In many ways, the software development process resembles manufacturing. Regardless of whether the product is widget or code, typically, one part of the organization identifies the need, then different departments get involved in scoping functions or features, identifying end markets, design, manufacture, delivery, and post-sales support. The problem is that the process tends to be disconnected, with each group throwing the fruits of its labors over the wall to the next.
In manufacturing and software development alike, there have been numerous efforts to integrate the life cycle. The reality is that turf battles and the fact that each group requires different kinds of tools to do their job has hindered the goal of a seamless life cycle.
For instance, in manufacturing, design engineers produce bills of materials focused around technical specifications. Yet, in the back office, manufacturing bills of material contend with parameters such as grades and quantities. Although there is some common data, you wouldn’t use the same tool to design engineering and inventory-focused bills.
The same goes with software development. A developer who writes code may perform a few perfunctory tests before throwing it over the wall to QA, which tests the app more thoroughly. Consequently, both groups require tools carrying different levels of detail or functionality for testing.
In a nutshell, that’s been a large part of the problem deterring vendors from building tools that integrate the software development life cycle, from requirements gathering to use case analysis, modeling, version control, construction, testing and debugging, final deployment, and operation. Back in the 1980s, IBM’s AD Cycle failed because it tried enforcing a data architect’s view on software development. Although Rational was a bit more successful when it acquired the products that became Rational Suite, the product suffered from neglect as the company failed to update the suite with common technology that would have provided a better alternative to file transfer-based integration.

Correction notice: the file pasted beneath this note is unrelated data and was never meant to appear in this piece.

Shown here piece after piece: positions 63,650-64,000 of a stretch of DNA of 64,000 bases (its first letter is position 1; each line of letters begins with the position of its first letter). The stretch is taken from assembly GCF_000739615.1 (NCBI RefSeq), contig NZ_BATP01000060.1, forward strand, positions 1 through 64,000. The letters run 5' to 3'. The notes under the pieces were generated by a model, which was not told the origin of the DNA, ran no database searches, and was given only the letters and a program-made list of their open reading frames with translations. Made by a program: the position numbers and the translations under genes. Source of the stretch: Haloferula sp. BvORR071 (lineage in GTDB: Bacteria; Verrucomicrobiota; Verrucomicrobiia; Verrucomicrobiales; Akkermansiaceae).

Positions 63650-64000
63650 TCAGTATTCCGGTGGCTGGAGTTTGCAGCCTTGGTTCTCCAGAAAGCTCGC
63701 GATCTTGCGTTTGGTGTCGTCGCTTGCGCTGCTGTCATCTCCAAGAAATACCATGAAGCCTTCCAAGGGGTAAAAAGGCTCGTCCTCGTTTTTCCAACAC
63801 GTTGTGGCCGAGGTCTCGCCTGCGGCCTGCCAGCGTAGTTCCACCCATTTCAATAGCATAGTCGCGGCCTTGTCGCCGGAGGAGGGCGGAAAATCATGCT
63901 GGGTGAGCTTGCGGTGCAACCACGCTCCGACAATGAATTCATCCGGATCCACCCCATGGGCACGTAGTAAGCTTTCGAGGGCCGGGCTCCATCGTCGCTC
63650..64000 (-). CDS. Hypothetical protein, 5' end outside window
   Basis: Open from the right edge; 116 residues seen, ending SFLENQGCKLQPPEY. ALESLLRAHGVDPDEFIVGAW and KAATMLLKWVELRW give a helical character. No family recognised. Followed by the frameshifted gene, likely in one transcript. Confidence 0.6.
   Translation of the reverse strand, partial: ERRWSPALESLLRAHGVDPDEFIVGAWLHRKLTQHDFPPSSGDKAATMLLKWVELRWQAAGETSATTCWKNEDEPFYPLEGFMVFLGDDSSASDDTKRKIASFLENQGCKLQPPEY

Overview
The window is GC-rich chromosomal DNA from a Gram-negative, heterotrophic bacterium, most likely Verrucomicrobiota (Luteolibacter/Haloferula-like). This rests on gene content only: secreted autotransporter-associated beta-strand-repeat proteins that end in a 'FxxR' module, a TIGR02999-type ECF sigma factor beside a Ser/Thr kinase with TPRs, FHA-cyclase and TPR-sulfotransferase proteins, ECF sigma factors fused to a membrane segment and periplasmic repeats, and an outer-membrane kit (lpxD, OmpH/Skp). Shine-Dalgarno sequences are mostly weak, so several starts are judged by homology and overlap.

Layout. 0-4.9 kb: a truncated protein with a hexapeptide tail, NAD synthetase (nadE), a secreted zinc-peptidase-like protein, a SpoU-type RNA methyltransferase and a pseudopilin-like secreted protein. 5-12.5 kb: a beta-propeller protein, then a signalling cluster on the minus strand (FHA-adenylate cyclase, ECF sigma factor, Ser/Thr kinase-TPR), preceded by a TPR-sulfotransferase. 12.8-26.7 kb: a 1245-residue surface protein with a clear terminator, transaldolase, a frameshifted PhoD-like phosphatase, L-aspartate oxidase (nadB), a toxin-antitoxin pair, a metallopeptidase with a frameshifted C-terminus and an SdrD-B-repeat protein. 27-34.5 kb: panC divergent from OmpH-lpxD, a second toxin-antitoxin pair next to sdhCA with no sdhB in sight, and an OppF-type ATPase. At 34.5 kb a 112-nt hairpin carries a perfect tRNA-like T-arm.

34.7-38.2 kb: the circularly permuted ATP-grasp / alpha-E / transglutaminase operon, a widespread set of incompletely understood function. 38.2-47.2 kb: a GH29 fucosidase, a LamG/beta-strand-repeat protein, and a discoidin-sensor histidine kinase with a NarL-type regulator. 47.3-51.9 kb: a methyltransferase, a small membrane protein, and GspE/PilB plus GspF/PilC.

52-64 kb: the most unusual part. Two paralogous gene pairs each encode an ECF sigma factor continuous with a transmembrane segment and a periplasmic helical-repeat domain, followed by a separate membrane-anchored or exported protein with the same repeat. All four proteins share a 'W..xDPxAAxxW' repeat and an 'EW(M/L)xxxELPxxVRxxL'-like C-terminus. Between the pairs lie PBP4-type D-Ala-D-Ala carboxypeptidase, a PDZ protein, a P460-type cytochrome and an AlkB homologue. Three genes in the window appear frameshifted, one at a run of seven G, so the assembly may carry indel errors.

Now Microsoft has upped the ante with Visual Studio Team System (VSTS), a framework that taps web services and a meta data store (they insist it’s not a repository!). It will provide a degree of integration on managing development akin to what it accomplished with the common front end integration of Visual Studio. On the bright side, Team Studio relieves providers of life cycle tools, such as Compuware, Serena, Borland, and dozens of niche providers from having to write their own interfaces, repositories, or frameworks.
The challenge, of course, is that Microsoft is best known for developer tools, and has little outside experience with tools serving other constituencies, such as testers. Rational had that problem as many veteran UML modelers were put off by the developer-oriented XDE successor to Rational ROSE. Will Microsoft fare any better this time?
Our answer is a qualified yes. OK, the product won’t be out until next year, and it’s not a solution if you develop Java or on other platforms (and that’s a major limitation). But the combination of Microsoft’s critical mass presence in the developer community, the hunger of niche tool vendors to get their wares accepted by wider audiences, and the emergence of standards such as web services which will be used for communications between the functional parts dictate that Microsoft’s approach to unify the life cycle will be treated more seriously than most of its predecessors.